Published: 17:19, 09 July 2019
| Updated: 09:10, 10 July 2019
There was a lot of colour, a lot of emotion and a lot of pride in Folkestone today, following a special visit from the Prince of Wales.
His Royal Highness flew into the Shorncliffe Barracks at lunchtime to honour the 1st Battalion The Royal Gurkha Rifles (1RGR), for which he is colonel-in-chief.
After arriving by helicopter, the Prince was greeted by The Queen's Truncheon party, before making his way along a red carpet - which had been carefully swept - and taking the Royal Salute.
Hundreds of soldiers, including two companies of 1RGR, one company of the 3rd Battalion, The Parachute Regiment plus a number of attached personnel, were then presented with Operational Service Medals.
Prince Charles, dressed in his field marshal uniform, presented medals to 40 of those on parade, while senior officers presented to the subsequent ranks.
The medals were presented following the regiments return in May from a tour of Kabul on Operation TORAL - the UK’s contribution to the NATO mission in Afghanistan.
HRH then presented three major regimental awards during his visit: The Prince of Wales’s Kukri - which was presented to WO2 Mukunda Rajali -, the Tuker Award and the Slim Award.
He was then decorated with a Mala, the traditional Nepalese flower garland around his neck, in the Regimental colours of green, black and red, before meeting with families and friends of the soldiers.
Music was heard throughout the day from the Band of the Brigade of Gurkhas, while children played on in the background. Food and drink tents were also set up.
After joining in for the command group photographs, HRH made his way on stage to cut a 'silver anniversary' cake, specially baked by the Gurkhas’ own chefs.
It was made to celebrate the 25th year since the Royal Gurkha Rifles was formed from four Gurkha Rifles Regiments.
The 2nd Battalion is currently based in Brunei, and the reformation of a 3rd Battalion was announced earlier this year.
Before departing the barracks - two hours after his arrival - the Prince signed the visitors book and received a gift, a cushion.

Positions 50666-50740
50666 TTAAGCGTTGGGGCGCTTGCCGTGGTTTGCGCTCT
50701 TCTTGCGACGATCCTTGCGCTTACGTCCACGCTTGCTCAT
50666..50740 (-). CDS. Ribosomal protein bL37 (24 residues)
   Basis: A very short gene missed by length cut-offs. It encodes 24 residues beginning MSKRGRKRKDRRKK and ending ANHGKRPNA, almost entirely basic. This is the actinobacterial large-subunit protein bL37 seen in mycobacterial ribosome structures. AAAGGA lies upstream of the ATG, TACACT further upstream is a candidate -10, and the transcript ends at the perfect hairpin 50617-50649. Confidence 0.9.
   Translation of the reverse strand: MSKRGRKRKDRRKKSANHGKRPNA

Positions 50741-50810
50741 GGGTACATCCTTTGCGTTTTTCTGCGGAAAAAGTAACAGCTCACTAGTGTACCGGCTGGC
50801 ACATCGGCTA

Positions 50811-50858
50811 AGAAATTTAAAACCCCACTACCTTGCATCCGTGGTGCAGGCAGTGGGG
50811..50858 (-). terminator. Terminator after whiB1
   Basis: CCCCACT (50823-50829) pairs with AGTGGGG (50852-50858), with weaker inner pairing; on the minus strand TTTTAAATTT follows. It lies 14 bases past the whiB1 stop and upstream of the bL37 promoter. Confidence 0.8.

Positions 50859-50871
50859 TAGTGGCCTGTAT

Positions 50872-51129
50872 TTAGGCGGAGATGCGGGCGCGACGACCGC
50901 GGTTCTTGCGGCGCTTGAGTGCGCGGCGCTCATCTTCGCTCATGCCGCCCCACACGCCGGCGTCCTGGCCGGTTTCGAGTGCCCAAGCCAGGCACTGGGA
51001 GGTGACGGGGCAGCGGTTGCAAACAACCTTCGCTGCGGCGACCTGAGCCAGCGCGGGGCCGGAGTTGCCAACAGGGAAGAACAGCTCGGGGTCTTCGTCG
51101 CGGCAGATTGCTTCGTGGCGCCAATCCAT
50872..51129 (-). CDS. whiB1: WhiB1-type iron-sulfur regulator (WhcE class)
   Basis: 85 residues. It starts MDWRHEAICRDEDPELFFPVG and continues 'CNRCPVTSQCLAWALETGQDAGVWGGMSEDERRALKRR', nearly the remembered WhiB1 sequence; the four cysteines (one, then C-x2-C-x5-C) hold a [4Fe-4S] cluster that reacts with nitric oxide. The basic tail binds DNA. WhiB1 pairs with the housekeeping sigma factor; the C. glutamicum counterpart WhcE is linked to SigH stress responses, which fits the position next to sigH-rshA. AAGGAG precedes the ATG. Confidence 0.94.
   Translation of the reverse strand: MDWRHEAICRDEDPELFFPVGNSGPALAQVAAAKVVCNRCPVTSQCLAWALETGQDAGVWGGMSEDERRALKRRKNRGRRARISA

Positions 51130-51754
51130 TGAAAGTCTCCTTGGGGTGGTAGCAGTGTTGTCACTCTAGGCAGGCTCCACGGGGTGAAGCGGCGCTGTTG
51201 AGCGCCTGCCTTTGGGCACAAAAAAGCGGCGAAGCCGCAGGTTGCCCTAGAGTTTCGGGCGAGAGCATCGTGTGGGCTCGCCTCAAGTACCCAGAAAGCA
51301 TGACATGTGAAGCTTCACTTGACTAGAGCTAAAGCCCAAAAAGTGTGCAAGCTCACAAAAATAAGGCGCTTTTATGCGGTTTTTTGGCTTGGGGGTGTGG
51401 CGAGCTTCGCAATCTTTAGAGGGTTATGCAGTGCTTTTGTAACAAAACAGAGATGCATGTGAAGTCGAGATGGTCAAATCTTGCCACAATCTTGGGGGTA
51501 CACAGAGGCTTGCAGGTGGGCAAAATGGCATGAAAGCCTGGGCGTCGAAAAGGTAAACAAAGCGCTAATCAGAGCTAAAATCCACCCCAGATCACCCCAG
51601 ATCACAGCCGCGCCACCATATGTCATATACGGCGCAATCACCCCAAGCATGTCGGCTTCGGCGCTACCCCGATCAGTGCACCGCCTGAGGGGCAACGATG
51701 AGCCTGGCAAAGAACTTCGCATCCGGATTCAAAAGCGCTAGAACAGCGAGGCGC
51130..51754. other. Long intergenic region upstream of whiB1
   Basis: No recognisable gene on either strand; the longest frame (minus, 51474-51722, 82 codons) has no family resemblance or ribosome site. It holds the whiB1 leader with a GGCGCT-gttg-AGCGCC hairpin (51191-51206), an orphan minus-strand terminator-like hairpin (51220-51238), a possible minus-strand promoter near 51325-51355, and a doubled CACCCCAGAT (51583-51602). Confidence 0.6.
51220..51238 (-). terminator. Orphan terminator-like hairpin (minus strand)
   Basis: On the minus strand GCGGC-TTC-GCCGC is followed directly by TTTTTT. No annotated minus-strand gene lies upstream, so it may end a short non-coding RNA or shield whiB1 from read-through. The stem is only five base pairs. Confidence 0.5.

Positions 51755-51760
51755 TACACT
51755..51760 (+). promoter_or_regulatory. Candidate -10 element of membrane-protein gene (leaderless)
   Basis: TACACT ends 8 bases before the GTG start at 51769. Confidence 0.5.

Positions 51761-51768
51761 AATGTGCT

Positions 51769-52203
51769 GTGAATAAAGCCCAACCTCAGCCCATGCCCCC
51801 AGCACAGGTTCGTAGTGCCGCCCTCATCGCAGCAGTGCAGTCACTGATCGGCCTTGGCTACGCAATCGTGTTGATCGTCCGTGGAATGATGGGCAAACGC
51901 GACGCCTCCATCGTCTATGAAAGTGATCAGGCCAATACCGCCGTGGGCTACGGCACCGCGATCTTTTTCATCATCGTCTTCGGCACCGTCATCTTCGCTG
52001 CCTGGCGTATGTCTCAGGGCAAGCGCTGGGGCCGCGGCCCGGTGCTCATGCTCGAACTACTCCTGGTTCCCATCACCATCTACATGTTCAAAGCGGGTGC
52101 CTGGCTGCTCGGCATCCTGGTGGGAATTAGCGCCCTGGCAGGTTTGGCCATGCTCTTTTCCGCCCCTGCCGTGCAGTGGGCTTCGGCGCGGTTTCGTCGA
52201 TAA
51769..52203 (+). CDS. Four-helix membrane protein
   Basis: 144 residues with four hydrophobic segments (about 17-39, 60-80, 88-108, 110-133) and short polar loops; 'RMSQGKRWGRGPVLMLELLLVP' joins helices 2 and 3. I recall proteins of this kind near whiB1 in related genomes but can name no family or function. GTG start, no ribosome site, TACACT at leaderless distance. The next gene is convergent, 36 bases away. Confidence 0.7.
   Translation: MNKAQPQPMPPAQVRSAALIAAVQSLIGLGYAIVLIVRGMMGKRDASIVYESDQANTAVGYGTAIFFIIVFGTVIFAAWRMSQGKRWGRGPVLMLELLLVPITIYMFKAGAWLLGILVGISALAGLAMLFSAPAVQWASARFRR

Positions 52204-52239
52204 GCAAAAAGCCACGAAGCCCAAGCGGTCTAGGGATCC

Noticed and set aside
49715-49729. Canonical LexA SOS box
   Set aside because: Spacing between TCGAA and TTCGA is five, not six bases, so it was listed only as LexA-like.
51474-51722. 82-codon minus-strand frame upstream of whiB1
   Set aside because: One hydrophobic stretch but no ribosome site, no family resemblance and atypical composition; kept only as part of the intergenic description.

And his visit clearly meant a lot to the soldiers.
Pawan Bucha Magar, a rifleman with the 1RGR, met with the Prince when he presented him with his medal.
Mr Magar, who just returned to Folkestone after serving six months in Afghanistan, joined the British Army in 2016 following in the footsteps of his father and grandfather.
He said: “I am one of the luckiest people.
"Today I received first medal in my career and it was presented to me by Prince Charles.
"He spoke to me and asked me questions, he asked my name and when I joined the army.
"I’m feeling very proud today.”
The 1RGR and attached units were in Afghanistan for seven months between November and May for Operation TORAL and provided a ring of security around the NATO Coalition partners in several locations across the city.
In addition, they provided a safe military armed escort service to advisors and mentors using armoured vehicles.
Prince Charles has been colonel in chief of The Royal Gurkha Rifles since 1994.
He last met members of the regiment in 2017 when he presented Operational Service medals to soldiers who had also returned from Afghanistan.
But Prince Charles was not the only royal to visit Kent in the past week.
On Friday, his wife, the Duchess of Cornwall, visited Dover for the naming ceremony of Saga's new ship, Spirit of Discovery.